This article may need to be rewritten to comply with Wikipedia's quality standards. (October 2017)
|Circus of Horrors|
|Directed by||Sidney Hayers|
|Produced by||Leslie Parkyn|
|Written by||George Baxt|
|Music by||Franz Reizenstein|
Muir Mathieson, Tony Hatch (original song)
|Edited by||Reginald Mills|
Lynx Films Limited
|Distributed by||Anglo-Amalgamated (UK), AIP (USA)|
Circus of Horrors is a 1960 British horror film directed by Sidney Hayers. It stars Anton Diffring, Yvonne Monlaur, Erika Remberg, Kenneth Griffith, Jane Hylton, Conrad Phillips, Yvonne Romain and Donald Pleasence.
Film critic David Pirie considered it to be the third entry in Anglo-Amalgamated's "Sadian trilogy" in his book A Heritage of Horror (1971), because the films focus on sadism, cruelty and violence (with sexual undertones) as opposed to the supernatural horror of the Hammer films in the same era. The previous films in the trilogy were Horrors of the Black Museum and Peeping Tom, both in 1959. It was released in the United States by American International Pictures as a double feature with The Angry Red Planet.
This section needs expansion. You can help by adding to it. (September 2014)
In England 1947, Dr. Rossiter (Anton Diffring) is a plastic surgeon wanted by the police after an operation goes hideously wrong. However, believing himself to have brilliant abilities as a surgeon, he and his assistants (Kenneth Griffith and Jane Hylton) evade capture and escape as Dr. Schüler to the Continent. There Rossiter sees a girl scarred in the recent war, Nicole (played by Carla Challoner as a child, Yvonne Monlaur as an adult), and befriends her father, a circus owner (Donald Pleasence).
He worms his way into the family, operating on the girl and curing her injuries for "free" and manipulates his way into running the circus, taking it over when the owner dies in a drunken incident with a bear. A decade later, he is running an internationally successful circus, which he uses as a front for his surgical exploits. He befriends scarred women and transforms them for his "Temple of Beauty". However, when they threaten to leave, they meet with mysterious accidents which raise the suspicions of international police (Conrad Phillips among them), who are soon hot on his trail.
- Anton Diffring as Dr. Bernard Schuler
- Erika Remberg as Elissa Caro
- Yvonne Monlaur as Nicole Vanet
- Donald Pleasence as Vanet
- Jane Hylton as Angela
- Kenneth Griffith as Martin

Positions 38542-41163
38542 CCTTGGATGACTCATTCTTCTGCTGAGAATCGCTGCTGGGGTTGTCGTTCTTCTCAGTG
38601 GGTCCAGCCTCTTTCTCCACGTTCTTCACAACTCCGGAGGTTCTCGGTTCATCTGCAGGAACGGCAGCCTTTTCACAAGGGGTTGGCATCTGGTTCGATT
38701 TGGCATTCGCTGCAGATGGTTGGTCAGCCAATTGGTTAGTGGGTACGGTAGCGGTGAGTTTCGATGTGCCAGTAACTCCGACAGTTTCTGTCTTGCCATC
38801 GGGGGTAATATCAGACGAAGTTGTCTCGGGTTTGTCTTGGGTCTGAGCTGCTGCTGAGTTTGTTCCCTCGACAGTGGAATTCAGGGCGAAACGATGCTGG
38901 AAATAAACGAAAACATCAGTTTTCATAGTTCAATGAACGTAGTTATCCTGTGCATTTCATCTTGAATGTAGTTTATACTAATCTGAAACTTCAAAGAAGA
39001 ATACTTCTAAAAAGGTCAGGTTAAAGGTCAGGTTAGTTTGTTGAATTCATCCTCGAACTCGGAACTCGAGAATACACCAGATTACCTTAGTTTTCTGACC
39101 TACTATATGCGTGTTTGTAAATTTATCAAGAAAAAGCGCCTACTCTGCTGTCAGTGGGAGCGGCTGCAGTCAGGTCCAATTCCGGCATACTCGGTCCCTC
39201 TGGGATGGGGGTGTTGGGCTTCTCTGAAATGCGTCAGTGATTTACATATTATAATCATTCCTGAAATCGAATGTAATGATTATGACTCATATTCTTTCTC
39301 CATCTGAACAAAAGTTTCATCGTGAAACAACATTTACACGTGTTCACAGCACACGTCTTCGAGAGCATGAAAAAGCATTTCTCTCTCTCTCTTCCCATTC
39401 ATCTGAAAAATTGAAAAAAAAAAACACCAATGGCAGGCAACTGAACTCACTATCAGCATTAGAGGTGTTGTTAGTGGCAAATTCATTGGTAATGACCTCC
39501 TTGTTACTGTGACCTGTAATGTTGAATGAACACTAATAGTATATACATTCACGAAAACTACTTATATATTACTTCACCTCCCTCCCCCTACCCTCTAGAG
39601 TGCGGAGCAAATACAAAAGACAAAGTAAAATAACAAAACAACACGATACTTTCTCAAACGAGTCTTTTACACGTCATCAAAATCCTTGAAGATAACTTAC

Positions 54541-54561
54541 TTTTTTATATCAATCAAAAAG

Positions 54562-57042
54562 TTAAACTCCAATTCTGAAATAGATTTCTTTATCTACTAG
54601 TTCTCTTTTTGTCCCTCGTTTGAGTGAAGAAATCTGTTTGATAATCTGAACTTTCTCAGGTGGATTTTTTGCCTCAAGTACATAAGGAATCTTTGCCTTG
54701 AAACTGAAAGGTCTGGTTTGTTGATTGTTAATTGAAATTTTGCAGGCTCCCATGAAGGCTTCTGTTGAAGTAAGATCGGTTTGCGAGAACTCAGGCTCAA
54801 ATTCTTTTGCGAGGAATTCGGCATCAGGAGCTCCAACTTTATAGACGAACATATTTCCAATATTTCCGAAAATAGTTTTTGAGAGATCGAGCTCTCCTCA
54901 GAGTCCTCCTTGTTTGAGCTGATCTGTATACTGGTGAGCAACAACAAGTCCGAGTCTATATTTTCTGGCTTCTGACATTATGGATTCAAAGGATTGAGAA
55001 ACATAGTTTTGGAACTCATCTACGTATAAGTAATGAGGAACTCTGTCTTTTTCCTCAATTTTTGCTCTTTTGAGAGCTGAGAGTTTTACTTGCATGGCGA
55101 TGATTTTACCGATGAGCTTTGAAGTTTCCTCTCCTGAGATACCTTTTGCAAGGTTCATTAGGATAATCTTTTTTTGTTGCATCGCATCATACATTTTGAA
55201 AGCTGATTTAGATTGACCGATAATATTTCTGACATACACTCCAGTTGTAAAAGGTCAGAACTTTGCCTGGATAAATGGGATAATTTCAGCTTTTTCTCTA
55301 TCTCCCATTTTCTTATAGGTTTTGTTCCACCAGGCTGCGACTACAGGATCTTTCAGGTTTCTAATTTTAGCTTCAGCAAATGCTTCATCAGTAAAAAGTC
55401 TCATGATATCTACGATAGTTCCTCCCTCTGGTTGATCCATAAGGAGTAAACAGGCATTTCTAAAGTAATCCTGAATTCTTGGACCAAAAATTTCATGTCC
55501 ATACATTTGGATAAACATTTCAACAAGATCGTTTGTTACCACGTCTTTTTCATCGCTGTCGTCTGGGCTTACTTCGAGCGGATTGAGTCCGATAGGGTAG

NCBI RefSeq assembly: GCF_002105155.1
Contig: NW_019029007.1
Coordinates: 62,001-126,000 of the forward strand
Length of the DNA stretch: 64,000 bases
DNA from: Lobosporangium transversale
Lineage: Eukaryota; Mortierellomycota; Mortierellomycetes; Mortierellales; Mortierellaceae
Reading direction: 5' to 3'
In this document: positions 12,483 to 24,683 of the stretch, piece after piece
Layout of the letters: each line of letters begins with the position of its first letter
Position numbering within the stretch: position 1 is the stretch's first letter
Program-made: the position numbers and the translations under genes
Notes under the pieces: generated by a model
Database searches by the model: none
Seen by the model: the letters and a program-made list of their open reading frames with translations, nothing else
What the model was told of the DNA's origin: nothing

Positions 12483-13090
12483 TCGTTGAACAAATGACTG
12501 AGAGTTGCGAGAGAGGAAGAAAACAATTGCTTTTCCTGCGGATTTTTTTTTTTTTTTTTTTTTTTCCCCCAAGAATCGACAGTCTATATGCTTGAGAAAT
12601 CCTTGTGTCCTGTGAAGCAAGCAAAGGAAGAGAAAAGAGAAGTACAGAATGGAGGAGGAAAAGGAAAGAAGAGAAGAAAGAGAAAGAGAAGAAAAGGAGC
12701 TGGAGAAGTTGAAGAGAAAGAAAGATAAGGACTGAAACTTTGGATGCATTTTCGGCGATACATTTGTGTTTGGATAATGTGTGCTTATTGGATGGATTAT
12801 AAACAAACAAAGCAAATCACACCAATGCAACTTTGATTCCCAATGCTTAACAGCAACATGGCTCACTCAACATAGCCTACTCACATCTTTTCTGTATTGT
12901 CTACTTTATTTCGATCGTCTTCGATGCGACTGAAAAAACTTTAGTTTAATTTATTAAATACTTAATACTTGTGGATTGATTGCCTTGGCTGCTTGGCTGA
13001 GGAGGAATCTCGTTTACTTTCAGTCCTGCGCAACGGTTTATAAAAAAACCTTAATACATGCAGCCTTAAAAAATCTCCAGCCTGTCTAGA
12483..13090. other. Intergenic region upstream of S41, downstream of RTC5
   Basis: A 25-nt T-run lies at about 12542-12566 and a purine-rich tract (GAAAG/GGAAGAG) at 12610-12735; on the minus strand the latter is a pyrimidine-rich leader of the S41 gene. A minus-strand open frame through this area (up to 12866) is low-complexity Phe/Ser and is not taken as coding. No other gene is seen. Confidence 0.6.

- Conrad Phillips as Inspector Arthur Ames
- Jack Gwillim as Superintendent Andrews
- Vanda Hudson as Magda von Meck
- Yvonne Romain as Melina
- Colette Wilde as Evelyn Morley Finsbury
- William Mervyn as Doctor Morley
- John Merivale as Edward Finsbury
- Peter Swanwick as German Police Inspector Knopf
- Walter Gotell as Von Gruber
They wanted to do a horror film set in a circus. Writer George Baxt came up with the idea of a circus run by a plastic surgeon who turns criminals into beautiful people. Baxt says he had to do several drafts of the script before AIP were satisfied.
The film was shot at Beaconsfield Film Studios, with location filming on Clapham Common in London and in Old Amersham, Buckinghamshire. Billy Smart's Circus provided the big top and some of its performers appeared as extras.
- Garry Mills (the original) (Imperial 5674) reached #26
- Garry Miles (a pseudonym used by Buzz Cason and chosen due to its similarity to Garry Mills' name) reached #16
- Deane Hawley (Dore 554) reached #29
- Billy Vaughn (the sole instrumental version) (Dot 16106) reached #19
The film became a surprise hit in the US.
- Gary A. Smith, The American International Pictures Video Guide, McFarland 2009 p 39
- Valley p 30
- Jeff Stafford, "Circus of Horrors", Turner Classic Movies accessed 9 Feb 2014
- John Hamilton, The British Independent Horror Film 1951-70 Hemlock Books 2013 p 84-89
- Cason, Buzz (2004). Living the Rock 'n Roll Dream: The Adventures of Buzz Cason. Milwaukee: Hal Leonard Corporation. pp. 39. ISBN 0634066722.
look for a star garry miles.CS1 maint: discouraged parameter (link)
- Valley p 31
- Valley, Richard (1992). "Three Ring Circus". Scarlet Street. Vol. 1 no. 6.